William Gordon COLLIVER

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COLLIVER, William Gordon

Service Number: 2585
Enlisted: 11 August 1915, Adelaide, South Australia
Last Rank: Lieutenant
Last Unit: 43rd Infantry Battalion
Born: Norwood, South Australia, 15 September 1895
Home Town: Parkside, Unley, South Australia
Schooling: Norwood High School
Occupation: Farmer
Died: Killed in Action, Peronne, France, 1 September 1918, aged 22 years
Cemetery: Peronne Communal Cemetery Extension
Memorials: Adelaide National War Memorial, Coonalpyn Soldiers Memorial Park Gates, Parkside Epworth Uniting Church Honour Roll, Unley Town Hall WW1 Honour Board
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World War 1 Service

11 Aug 1915: Enlisted AIF WW1, Adelaide, South Australia
25 Mar 1916: Involvement AIF WW1, Private, SN 2585, 32nd Infantry Battalion, Enlistment/Embarkation WW1
25 Mar 1916: Embarked AIF WW1, Private, SN 2585, 32nd Infantry Battalion, HMAT Shropshire, Adelaide
1 Sep 1918: Involvement AIF WW1, Lieutenant, 43rd Infantry Battalion, Mont St Quentin / Peronne
Date unknown: Wounded SN 2585, 43rd Infantry Battalion

Obituary

The Advertiser Wednesday 18 September 1918 page 9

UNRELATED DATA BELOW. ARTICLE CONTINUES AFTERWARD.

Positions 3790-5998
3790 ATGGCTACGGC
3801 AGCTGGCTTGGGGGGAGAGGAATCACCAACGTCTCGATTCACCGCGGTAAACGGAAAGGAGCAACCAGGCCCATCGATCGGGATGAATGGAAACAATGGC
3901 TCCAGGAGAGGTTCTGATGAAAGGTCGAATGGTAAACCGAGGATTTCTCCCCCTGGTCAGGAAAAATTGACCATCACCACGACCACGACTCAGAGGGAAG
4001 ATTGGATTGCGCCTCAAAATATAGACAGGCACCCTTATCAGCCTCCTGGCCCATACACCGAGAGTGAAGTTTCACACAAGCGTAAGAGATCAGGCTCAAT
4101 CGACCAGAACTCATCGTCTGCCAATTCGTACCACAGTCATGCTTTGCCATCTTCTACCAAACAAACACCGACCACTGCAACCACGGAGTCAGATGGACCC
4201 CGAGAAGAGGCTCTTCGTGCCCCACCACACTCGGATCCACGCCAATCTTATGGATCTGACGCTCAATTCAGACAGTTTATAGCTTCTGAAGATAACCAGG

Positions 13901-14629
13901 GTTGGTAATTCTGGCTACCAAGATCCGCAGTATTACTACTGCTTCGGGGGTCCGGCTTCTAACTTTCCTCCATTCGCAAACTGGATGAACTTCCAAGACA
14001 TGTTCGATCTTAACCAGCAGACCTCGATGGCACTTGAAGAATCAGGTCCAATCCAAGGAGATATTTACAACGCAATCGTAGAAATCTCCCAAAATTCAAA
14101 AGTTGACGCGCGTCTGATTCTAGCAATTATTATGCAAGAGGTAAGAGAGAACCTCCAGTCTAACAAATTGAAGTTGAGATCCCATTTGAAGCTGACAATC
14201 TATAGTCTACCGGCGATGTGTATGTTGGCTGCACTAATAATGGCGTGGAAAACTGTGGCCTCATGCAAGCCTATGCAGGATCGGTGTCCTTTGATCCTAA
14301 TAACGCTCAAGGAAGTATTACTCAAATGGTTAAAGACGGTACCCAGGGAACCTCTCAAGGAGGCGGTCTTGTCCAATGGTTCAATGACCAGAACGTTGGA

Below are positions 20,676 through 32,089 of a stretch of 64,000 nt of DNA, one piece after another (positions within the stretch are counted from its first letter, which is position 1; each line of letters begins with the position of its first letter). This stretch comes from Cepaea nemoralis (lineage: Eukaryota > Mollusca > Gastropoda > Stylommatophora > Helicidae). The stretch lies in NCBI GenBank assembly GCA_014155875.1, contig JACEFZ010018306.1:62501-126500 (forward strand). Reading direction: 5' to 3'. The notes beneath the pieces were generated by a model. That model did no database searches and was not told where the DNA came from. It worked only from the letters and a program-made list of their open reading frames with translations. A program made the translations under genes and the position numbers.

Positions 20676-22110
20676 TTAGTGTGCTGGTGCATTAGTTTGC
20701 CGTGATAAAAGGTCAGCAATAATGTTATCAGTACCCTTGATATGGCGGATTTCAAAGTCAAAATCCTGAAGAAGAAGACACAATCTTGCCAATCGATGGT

Lieutenant W,G. GORDON COLLIVER, who was killed in action on September 1, was the third son of Mr. and Mrs. W.H. Colliver, of Parkside. He enlisted on August 14, 1915 and left Australia on March 24, 1916, with the 32nd Battalion. He arrived in England on June 16. After special study he entered for an examination in machine gunnery and was the only one out of 50 non-commissioned officers to be classed as 'distinguished'. On reaching France he accepted a transfer to the 43rd Battalion, in which his brother Eustice was then Lieutenant. Here his splendid knowledge of machine guns, particularly the Lewis gun, was used, and he received his commission as 2nd Lieutenant. On June 1, 1917 he was severely wounded when leading what proved to be a very successful raid, but made a complete recovery, and on his return to duty was made a full Lieutenant. He was again wounded (gas), and though totally blind for a fortnight, returned to duty two or three weeks only before he fell. Many past months show that he was an admirable and fearless officer, much beloved by his men. Lieutenant Colonel Butler, writing to his mother says-
"Believe me, your boy's death is a great blow to me, for many months of service with him had greatly endeared him to me. His gentle, unassuming manner, his devotion to duty, and courageous bearing in the most trying circumstances were qualities every soldier might well emulate." His brothers Eustace - now adjutant of the 43rd Battalion and Norman, of the 2nd Australian Casualty Clearing Station, 11th Field Ambulance, are still at the front.

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Biography

Son of William Henry COLLIVER and Emily nee CHAMPION

 

Brothers: Captain Eustace James COLLIVER, MC, 43rd Bn, Returned *
august 1918; 17950 Sergeant Norman Champion COLLIVER, 2nd Casualty Clearing Station, returned to Australia, 23 July 1919.